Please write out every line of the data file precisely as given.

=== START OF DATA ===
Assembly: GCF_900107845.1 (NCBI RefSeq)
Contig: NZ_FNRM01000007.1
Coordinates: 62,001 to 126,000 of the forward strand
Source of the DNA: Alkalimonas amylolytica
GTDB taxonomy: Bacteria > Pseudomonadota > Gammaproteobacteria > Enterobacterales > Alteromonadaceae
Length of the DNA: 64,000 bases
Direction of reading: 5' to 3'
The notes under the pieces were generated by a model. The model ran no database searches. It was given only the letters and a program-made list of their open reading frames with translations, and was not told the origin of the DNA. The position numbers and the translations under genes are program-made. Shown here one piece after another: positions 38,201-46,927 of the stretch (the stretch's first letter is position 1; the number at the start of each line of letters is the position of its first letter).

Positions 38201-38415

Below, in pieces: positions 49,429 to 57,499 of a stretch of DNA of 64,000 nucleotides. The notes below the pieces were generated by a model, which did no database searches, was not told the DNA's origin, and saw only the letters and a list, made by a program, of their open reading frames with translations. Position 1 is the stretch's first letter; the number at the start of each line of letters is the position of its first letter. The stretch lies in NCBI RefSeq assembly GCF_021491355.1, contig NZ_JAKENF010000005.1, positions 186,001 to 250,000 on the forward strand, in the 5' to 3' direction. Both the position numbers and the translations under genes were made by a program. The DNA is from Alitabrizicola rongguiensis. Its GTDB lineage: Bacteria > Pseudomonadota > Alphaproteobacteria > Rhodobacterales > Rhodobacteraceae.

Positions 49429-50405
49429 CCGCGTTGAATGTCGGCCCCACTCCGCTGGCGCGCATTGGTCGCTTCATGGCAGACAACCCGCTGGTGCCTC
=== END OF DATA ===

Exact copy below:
Assembly: GCF_900107845.1 (NCBI RefSeq)
Contig: NZ_FNRM01000007.1
Coordinates: 62,001 to 126,000 of the forward strand
Source of the DNA: Alkalimonas amylolytica
GTDB taxonomy: Bacteria > Pseudomonadota > Gammaproteobacteria > Enterobacterales > Alteromonadaceae
Length of the DNA: 64,000 bases
Direction of reading: 5' to 3'
The notes under the pieces were generated by a model. The model ran no database searches. It was given only the letters and a program-made list of their open reading frames with translations, and was not told the origin of the DNA. The position numbers and the translations under genes are program-made. Shown here one piece after another: positions 38,201-46,927 of the stretch (the stretch's first letter is position 1; the number at the start of each line of letters is the position of its first letter).

Positions 38201-38415

Below, in pieces: positions 49,429 to 57,499 of a stretch of DNA of 64,000 nucleotides. The notes below the pieces were generated by a model, which did no database searches, was not told the DNA's origin, and saw only the letters and a list, made by a program, of their open reading frames with translations. Position 1 is the stretch's first letter; the number at the start of each line of letters is the position of its first letter. The stretch lies in NCBI RefSeq assembly GCF_021491355.1, contig NZ_JAKENF010000005.1, positions 186,001 to 250,000 on the forward strand, in the 5' to 3' direction. Both the position numbers and the translations under genes were made by a program. The DNA is from Alitabrizicola rongguiensis. Its GTDB lineage: Bacteria > Pseudomonadota > Alphaproteobacteria > Rhodobacterales > Rhodobacteraceae.

Positions 49429-50405
49429 CCGCGTTGAATGTCGGCCCCACTCCGCTGGCGCGCATTGGTCGCTTCATGGCAGACAACCCGCTGGTGCCTC